Danish schools will stop sending student data to Google


School students in Denmark regularly use Chromebooks and Google Workspace in class. But from now on, their data will not be sent to the tech giant.

The Danish data protection authority (Datatilsynet) has now issued an injunction regarding the data and the fact that it’s being sent to Google through the use of the company’s products.

The agency began analyzing the problem around four years ago when it was contacted by Jesper Graugaard, a concerned parent and activist. He was worried that student data was being sent to Google despite the potential for its misuse or the impact that it could have in the future when these kids grow up.

His protestations were justified, it seems. The agency has now decided that the current methods of transferring personal data to Google do not have a legal basis, and 53 municipalities across Denmark must adjust their data processing practices.

Using tools like Google Workspace will also have to stop for now, as schools will have to analyze and document how personal data is processed. The country’s educational institutions must ensure that Google refrains from processing any data it receives for non-compliant purposes.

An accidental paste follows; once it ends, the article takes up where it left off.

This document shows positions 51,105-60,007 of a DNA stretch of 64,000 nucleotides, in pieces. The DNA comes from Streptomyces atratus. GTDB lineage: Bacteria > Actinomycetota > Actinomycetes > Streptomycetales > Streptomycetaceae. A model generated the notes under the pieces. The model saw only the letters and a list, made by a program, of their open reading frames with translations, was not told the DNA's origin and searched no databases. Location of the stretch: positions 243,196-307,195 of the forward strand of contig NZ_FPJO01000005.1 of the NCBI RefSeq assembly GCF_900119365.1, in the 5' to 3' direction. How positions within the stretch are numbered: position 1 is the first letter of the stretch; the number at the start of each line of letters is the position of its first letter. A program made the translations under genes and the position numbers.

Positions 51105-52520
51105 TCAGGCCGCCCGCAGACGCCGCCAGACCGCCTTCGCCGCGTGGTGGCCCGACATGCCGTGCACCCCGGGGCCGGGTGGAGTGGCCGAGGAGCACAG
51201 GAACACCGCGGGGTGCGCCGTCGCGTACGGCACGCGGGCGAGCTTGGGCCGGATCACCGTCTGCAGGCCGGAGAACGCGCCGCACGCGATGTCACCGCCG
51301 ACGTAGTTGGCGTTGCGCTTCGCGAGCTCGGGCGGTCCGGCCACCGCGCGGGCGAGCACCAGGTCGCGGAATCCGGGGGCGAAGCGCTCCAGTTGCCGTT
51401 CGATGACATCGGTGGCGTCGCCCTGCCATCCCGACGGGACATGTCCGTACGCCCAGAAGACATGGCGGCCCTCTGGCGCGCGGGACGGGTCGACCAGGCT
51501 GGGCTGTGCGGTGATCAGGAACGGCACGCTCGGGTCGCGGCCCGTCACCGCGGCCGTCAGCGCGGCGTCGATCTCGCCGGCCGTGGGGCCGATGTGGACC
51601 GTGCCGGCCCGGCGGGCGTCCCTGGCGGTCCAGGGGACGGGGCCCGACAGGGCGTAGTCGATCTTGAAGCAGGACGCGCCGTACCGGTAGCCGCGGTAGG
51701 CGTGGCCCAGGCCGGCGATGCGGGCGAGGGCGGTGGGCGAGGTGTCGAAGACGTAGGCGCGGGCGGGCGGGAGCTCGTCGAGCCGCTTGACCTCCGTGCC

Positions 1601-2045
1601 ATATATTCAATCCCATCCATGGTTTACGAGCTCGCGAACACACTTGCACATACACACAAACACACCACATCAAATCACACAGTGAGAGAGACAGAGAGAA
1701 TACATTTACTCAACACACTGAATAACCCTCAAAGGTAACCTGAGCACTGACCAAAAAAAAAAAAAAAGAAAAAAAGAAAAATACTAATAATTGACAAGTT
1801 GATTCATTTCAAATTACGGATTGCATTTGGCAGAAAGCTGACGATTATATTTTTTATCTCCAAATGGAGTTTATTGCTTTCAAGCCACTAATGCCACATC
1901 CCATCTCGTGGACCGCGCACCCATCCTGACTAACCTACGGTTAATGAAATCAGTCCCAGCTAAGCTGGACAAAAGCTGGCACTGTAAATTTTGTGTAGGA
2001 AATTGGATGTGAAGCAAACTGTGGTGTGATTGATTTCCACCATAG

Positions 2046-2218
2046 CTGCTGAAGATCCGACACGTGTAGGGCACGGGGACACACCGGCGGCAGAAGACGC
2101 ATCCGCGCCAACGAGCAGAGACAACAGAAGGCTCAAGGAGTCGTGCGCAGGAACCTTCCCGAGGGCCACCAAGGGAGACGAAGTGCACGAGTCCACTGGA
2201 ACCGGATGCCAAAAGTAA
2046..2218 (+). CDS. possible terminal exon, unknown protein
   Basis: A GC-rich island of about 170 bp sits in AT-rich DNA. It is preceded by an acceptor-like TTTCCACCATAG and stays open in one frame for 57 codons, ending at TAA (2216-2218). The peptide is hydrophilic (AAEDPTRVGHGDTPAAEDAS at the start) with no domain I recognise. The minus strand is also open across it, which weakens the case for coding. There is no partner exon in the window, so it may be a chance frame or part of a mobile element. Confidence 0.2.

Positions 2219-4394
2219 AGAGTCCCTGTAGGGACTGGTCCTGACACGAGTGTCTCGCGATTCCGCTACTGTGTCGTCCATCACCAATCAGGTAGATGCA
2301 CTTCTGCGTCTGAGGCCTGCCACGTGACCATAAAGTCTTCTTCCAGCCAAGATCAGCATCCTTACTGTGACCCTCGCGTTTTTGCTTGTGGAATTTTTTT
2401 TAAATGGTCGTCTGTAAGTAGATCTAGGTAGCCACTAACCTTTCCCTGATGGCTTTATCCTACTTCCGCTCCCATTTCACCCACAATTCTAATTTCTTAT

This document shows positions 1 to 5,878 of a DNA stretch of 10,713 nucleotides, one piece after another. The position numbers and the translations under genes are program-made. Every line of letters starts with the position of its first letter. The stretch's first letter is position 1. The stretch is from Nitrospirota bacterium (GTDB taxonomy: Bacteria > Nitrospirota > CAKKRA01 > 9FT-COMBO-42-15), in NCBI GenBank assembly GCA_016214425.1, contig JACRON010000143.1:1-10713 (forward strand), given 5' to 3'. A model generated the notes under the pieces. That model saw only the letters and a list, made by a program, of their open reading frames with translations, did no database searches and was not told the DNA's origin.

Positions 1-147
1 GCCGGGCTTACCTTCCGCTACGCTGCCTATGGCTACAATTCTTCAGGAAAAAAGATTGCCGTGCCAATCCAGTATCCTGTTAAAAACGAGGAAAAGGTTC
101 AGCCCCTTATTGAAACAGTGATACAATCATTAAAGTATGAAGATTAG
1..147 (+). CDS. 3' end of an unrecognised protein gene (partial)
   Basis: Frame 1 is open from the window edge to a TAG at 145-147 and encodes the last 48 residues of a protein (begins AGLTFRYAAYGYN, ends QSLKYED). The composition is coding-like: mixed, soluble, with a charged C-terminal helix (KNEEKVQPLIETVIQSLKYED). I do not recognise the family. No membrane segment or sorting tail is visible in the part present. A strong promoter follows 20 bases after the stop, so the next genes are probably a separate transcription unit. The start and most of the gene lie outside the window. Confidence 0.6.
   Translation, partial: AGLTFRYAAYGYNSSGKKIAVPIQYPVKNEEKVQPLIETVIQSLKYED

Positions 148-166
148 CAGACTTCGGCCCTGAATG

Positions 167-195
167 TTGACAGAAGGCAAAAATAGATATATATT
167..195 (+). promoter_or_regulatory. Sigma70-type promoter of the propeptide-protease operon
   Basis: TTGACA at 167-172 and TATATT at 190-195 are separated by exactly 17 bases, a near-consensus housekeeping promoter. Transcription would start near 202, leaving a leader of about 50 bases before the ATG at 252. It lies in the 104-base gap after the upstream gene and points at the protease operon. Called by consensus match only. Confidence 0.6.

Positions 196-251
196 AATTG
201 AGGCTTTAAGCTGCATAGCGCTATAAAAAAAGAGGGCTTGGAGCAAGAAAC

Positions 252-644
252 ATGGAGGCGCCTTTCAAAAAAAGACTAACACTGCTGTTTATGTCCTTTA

Municipalities have until March 1st to declare precisely how they intend to comply with Datatilsynet's order and until August 1st to fully align their data processing practices with the new requirements.

"Today's IT services often function in such a way that the transfer of personal data is built into the product, and that the use of the information is often a prerequisite for getting the full benefit of the products' functionality,” said the agency’s IT security and law specialist, Allan Frank.

“However, this does not always happen with sufficient focus on the protection of the citizens whose information is used.”

“Neither the functionality of the solutions you want to use, nor the supplier's market position, the standardized structure or the mere use of a standard product can justify not complying with the rules on data protection which we must have in Europe.”

However, Frank called these rules political and said it was today extremely difficult for data-responsible companies and authorities to live up to the GDPR (General Data Protection Regulation), the European Union’s regulation on information privacy.

“It is easy to lose track of what is happening with data. We at the Danish Data Protection Authority therefore call for contracts to be made more transparent – not just in relation to the processing structure, but also in relation to the consequences when conditions surrounding the delivery change.”


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